As he embarked upon his research, he began to notice a pattern—that red and green featured prominently in a vast majority of the screens. “After a while, I was quite surprised that those colors were repeated so often,” Bucklow noted. Although he wasn’t the first to notice the frequency of this color scheme, he was the first to speculate why this was the case.
Red and green’s significance depended on the medieval viewer’s intimate understanding of artists’ materials at that time. Most people today use smartphones and computers whose inner workings are a total mystery to them, Bucklow said. “But that is a relatively new phenomena. Up to the 17th century, people understood most of the cultural artifacts that they saw.”
When it came to paintings (such as those decorating the rood screens), viewers knew what materials had been used to create the different colors of paint. Red was derived from iron, while green came from copper. During medieval times, these metals were associated with planets—Mars and Venus, respectively.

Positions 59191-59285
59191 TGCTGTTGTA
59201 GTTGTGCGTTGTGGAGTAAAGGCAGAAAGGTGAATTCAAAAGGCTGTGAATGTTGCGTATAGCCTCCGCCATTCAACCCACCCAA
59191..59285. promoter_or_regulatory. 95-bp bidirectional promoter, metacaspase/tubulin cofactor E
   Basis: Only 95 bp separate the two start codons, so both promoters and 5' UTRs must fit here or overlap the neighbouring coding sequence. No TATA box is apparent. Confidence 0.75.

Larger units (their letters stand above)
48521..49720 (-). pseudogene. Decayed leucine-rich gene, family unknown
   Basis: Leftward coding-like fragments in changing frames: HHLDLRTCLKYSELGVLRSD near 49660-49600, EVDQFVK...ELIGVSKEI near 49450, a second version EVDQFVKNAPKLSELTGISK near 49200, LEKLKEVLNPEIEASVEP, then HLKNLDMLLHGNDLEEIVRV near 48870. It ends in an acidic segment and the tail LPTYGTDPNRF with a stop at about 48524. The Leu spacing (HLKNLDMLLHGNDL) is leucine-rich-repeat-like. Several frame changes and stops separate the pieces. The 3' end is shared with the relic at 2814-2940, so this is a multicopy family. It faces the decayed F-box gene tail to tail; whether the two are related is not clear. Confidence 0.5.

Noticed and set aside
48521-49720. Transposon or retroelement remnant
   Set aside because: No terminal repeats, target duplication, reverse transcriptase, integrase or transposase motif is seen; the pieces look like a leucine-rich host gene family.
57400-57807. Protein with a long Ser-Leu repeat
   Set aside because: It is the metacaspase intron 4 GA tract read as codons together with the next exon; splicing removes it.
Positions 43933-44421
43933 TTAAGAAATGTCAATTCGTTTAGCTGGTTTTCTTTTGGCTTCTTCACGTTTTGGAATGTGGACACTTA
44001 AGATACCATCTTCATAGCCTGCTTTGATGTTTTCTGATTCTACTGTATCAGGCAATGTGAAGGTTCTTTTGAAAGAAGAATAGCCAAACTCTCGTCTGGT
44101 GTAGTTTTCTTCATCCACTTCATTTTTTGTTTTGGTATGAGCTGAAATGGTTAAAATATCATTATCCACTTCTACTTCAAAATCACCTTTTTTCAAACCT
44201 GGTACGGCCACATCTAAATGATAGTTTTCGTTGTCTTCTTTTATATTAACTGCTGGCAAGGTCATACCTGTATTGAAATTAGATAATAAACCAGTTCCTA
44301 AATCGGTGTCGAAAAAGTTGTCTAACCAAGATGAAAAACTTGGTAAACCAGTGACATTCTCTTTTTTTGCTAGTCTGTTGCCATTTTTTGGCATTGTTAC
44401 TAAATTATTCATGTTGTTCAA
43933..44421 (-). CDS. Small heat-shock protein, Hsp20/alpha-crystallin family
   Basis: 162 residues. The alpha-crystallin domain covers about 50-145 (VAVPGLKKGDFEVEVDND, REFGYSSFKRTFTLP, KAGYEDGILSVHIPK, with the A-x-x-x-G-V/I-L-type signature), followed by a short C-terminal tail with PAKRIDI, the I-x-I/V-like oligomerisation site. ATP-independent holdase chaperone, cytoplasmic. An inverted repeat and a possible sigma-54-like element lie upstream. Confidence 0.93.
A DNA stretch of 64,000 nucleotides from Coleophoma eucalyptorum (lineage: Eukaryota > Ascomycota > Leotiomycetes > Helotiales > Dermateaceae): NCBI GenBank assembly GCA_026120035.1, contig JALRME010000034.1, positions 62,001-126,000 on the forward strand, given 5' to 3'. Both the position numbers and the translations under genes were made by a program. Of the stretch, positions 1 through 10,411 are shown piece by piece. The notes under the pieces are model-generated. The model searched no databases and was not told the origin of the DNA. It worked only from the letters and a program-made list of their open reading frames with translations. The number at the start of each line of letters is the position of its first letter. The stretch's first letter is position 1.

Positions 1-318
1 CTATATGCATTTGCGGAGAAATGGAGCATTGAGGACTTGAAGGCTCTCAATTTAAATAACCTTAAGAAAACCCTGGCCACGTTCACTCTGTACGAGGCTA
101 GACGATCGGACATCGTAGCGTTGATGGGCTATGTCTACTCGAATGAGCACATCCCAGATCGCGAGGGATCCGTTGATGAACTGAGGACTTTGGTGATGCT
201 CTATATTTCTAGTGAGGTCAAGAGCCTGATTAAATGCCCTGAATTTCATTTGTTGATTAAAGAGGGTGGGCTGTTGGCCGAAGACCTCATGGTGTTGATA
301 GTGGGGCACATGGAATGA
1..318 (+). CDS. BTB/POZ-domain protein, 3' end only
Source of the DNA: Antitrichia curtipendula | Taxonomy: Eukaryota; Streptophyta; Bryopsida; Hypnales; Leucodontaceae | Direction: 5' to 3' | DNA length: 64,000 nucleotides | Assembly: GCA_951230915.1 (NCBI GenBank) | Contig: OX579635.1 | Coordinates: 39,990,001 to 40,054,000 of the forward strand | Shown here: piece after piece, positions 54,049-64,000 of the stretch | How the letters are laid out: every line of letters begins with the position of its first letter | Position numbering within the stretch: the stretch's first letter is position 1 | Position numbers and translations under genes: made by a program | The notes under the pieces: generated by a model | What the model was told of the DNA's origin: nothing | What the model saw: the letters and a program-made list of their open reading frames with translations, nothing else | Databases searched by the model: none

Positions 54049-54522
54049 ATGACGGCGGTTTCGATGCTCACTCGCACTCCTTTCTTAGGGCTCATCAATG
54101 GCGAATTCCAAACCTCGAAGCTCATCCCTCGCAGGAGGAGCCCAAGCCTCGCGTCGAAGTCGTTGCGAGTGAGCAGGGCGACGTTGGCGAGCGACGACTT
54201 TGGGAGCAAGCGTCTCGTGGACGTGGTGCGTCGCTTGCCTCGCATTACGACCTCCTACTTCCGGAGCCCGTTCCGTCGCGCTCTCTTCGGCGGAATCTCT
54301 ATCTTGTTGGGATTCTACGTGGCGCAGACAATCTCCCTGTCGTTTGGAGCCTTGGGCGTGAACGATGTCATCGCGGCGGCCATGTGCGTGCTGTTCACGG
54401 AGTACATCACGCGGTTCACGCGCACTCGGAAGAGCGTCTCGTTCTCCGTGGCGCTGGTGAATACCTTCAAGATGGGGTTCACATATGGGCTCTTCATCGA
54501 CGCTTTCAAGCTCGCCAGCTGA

And these associations went further. The planet Mars got its name from the Roman god of war, Venus from the goddess of love. In poetry, said Bucklow, Mars is typically described as red, while Venus is often pictured rising out of the green sea. In essence, pairing these colors “sets up the idea of duality: male and female, love and war, that kind of stuff,” he continued. Since rood screens were positioned between the lay people and the clergy, they offered a physical representation of the transition from a profane space to a sacred one. A palette of red and green, Bucklow theorized, may have been a way to emphasize this duality.